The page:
Voice

The Enduring Darkness of International Women’s Day

Women have gotten screwed for millennia, and that’s not a legacy that can be shaken off in a few short decades.

People hold signs during a demonstration for International Women's Day in Paris on March 8, 2017.  / AFP PHOTO / GABRIEL BOUYS        (Photo credit should read GABRIEL BOUYS/AFP/Getty Images)
People hold signs during a demonstration for International Women's Day in Paris on March 8, 2017. / AFP PHOTO / GABRIEL BOUYS (Photo credit should read GABRIEL BOUYS/AFP/Getty Images)

About a week before the election that swept Donald Trump into the White House, I was sitting at home with my two girls, listening with half an ear to their after-school chatter. “Michael is so mean,” declared my seventh-grader, showing her phone to her sister. “He sent my friend Hannah” — not her real name — “a text with bad words in it.”

“Is that a screenshot? May I see?” I asked. I was curious to know what counted as a “bad word” to a 12-year-old girl. Butthead? Poop brain?

I was way off. Michael (not his real name, either) had called my daughter’s friend — also 12 — a “cunt” and a “whore.” He asserted that she “wanted dick” and accused her of giving blow jobs to another boy in the class.

Whatever I’d been expecting, it wasn’t this sexualized vitriol — not from a nice middle-class boy at a nice middle-class school.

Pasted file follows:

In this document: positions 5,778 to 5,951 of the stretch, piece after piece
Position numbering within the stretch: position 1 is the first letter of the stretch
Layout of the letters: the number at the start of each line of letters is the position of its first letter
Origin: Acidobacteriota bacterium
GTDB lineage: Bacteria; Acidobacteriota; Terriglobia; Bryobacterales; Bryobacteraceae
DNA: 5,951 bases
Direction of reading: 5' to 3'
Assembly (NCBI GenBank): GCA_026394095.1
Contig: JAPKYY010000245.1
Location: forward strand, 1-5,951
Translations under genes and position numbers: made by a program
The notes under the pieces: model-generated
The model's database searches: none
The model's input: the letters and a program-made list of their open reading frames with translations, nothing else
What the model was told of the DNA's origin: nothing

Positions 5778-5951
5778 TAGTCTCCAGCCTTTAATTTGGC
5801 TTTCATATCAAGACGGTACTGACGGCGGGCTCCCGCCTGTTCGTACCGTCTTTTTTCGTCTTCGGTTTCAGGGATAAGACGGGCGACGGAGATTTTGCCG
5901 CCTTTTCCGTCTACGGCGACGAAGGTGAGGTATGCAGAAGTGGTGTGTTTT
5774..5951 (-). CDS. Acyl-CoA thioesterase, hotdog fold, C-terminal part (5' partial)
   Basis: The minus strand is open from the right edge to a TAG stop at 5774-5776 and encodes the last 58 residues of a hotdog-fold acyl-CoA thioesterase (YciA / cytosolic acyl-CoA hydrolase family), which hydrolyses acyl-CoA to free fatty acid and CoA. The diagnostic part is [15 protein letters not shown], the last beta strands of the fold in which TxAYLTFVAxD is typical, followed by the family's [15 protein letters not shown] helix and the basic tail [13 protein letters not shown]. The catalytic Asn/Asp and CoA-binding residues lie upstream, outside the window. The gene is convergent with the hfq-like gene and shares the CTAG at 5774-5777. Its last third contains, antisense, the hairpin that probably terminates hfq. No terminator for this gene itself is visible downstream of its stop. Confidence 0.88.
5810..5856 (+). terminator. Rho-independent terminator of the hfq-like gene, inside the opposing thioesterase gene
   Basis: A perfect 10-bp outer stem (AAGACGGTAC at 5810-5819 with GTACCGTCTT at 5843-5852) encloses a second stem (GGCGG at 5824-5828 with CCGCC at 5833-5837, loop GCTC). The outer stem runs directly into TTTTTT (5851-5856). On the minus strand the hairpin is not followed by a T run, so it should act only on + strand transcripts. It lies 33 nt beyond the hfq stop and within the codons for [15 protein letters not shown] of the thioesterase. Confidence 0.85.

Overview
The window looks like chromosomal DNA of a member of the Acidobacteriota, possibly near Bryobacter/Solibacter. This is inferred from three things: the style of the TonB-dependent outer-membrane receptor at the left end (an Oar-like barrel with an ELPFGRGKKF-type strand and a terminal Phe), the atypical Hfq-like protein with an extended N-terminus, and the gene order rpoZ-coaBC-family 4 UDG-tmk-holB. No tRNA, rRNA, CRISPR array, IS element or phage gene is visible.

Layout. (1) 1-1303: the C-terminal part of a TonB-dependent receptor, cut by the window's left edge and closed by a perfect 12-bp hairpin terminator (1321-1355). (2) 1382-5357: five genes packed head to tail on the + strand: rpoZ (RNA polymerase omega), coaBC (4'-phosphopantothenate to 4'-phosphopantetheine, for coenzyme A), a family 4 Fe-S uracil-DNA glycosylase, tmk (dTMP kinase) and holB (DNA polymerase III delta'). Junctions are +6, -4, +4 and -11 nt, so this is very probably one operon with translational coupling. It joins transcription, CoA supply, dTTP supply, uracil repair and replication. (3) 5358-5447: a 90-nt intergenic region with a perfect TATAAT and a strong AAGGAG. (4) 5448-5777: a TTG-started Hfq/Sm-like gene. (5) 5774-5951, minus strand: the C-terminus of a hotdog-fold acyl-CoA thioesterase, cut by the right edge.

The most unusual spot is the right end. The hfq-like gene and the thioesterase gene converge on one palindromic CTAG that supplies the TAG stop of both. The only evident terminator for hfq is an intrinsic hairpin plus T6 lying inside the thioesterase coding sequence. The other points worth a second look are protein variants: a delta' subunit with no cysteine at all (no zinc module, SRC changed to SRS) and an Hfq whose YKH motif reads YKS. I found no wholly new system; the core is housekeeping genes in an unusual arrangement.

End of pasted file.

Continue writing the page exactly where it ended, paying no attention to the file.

Then again, Donald Trump had recently been in the news for his lewd comments about women, caught on tape saying: “I did try and fuck her…. She’s now got the big phony tits and everything…. When you’re a star … you can do anything. Grab them by the pussy. You can do anything.” In a world where a major party’s presidential candidate felt no need to apologize for such remarks, why wouldn’t a seventh-grade boy think it was OK to call his female classmate a cunt?

But it wasn’t OK. I tried to explain this to my daughters, who seemed stunned to see their mother — normally a laissez-faire parent prone to saying things like “I’m sure you kids will sort things out on your own” — suddenly transformed into a raging virago. “This is not OK,” I insisted. “It is never okay for any boy to use this kind of language to any girl. Not to Hannah. Not to anyone. Not ever.” The girls stared at me, saucer-eyed; I’m pretty sure they didn’t even know what some of Michael’s words meant.

Finally, over some wails of protest (“Mom, please don’t tell! It’s just Michael being Michael!”) I called Hannah’s mother, whom I knew well, and then Michael’s mother, whom I didn’t. Both were shocked. Michael’s mother was mortified. “I am so sorry,” she kept repeating. “I am so disgusted. I’m so, so sorry.” I didn’t call the school, which could be counted upon to overreact; appalled as I was, I didn’t want to see Michael expelled, which was a serious possibility for this type of cyberbullying. After all, he was only 12, and he was growing up in a world saturated by violent video games and porn. What chance did he have?